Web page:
Known Health Effects from Welding Fume Exposures
There are a number of known health effects that can occur from welding exposures:
In early 2017, welding fume was reclassified by the International Agency for Research on Cancer (IARC) classification Group 2B (possibly carcinogenic to humans) to Group 1 (Carcinogenic to humans). This change was primarily associated with the effects of UV exposure on the skin and eyes, for lung cancers and limited evidence for kidney cancer from welding fume exposures (read our white paper on what this reclassification means for Aussie welders).
Long term significant exposure to welding fume can cause lung damage and various types of cancer, including lung, larynx and urinary tract. Chromium (VI), a specific chemical form of chromium can be created during welding of many stainless steels and non-ferrous alloys and is highly toxic and can cause cancer. Certain fumes (zinc is one) may induce metal fume fever, stomach ulcers, kidney damage and nervous system damage. Prolonged exposure to manganese fume can cause Parkinson’s–like symptoms.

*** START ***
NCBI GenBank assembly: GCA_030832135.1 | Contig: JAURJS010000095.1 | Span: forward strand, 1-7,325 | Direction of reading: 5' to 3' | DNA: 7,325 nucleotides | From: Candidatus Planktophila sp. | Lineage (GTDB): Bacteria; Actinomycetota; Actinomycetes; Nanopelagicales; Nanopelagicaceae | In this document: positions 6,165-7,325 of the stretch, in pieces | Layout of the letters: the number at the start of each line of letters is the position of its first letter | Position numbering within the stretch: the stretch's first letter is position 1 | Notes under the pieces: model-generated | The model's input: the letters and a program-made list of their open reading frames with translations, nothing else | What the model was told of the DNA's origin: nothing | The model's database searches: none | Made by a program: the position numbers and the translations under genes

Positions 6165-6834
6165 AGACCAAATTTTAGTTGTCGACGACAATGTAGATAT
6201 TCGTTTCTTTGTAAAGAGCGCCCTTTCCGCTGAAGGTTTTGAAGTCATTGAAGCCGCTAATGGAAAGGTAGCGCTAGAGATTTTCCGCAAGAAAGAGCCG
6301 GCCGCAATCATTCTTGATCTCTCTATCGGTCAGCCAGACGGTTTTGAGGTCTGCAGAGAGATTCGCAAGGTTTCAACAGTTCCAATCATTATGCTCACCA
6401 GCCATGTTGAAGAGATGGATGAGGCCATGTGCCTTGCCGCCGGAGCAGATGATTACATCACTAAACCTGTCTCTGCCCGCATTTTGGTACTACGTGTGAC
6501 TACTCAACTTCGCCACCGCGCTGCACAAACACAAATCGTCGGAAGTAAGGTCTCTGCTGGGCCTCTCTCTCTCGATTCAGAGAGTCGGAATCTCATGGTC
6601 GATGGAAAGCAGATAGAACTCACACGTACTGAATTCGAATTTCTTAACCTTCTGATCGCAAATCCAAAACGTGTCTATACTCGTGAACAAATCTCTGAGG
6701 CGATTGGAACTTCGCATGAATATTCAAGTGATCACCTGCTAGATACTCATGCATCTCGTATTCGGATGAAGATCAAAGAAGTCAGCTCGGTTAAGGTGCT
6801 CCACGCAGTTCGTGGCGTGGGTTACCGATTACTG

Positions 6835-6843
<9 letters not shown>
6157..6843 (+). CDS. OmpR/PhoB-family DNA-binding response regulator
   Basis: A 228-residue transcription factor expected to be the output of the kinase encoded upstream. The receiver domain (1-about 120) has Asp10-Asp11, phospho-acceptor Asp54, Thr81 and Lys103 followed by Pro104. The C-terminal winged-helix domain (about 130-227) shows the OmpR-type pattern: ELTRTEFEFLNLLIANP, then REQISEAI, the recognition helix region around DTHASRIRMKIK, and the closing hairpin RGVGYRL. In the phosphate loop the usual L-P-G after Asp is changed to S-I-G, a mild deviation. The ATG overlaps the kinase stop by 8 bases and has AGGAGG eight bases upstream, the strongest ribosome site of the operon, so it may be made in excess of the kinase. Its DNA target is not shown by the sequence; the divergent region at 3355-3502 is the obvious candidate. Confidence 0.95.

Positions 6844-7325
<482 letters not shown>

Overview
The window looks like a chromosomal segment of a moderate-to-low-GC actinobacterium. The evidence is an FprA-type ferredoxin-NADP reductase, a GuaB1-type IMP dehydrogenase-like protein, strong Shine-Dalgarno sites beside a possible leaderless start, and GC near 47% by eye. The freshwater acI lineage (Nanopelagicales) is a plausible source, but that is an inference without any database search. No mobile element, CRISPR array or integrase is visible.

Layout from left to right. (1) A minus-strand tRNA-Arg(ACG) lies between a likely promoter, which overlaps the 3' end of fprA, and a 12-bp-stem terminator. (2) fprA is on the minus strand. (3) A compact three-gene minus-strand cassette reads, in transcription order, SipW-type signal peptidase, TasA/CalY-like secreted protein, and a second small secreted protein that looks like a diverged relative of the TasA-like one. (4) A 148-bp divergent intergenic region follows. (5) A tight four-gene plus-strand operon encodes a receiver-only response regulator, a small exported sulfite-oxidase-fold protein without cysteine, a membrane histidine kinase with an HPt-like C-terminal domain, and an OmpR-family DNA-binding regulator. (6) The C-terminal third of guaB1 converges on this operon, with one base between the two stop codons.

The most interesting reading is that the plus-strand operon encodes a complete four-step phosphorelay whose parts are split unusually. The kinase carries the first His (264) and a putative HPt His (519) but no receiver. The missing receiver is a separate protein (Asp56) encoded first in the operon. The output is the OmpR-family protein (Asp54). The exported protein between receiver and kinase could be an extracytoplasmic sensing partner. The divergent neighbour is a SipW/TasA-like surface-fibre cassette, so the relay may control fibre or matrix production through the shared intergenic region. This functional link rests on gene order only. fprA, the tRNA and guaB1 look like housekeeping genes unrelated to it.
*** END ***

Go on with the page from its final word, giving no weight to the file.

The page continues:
Welders are particularly prone to a lung infection which can lead to severe and sometimes fatal pneumonia. Modern antibiotics usually stops the infection however in severe cases you could end up in hospital.
Asthma is a common complaint for welders, with components of stainless steel fume containing chromium oxide (CrO3) and Nickel Oxide which cause asthma. For this reason, stainless steel welding fume is considered more harmful than mild steel fume.
Short term exposures to significant levels of welding fume and gases can result in eye, nose and throat irritation, dizziness and nausea. Ozone is a particular cause of this when TIG welding stainless steels and aluminium. Find out more about Welding fume in our White Paper and be sure to view our range of Welding Respirators (PAPR)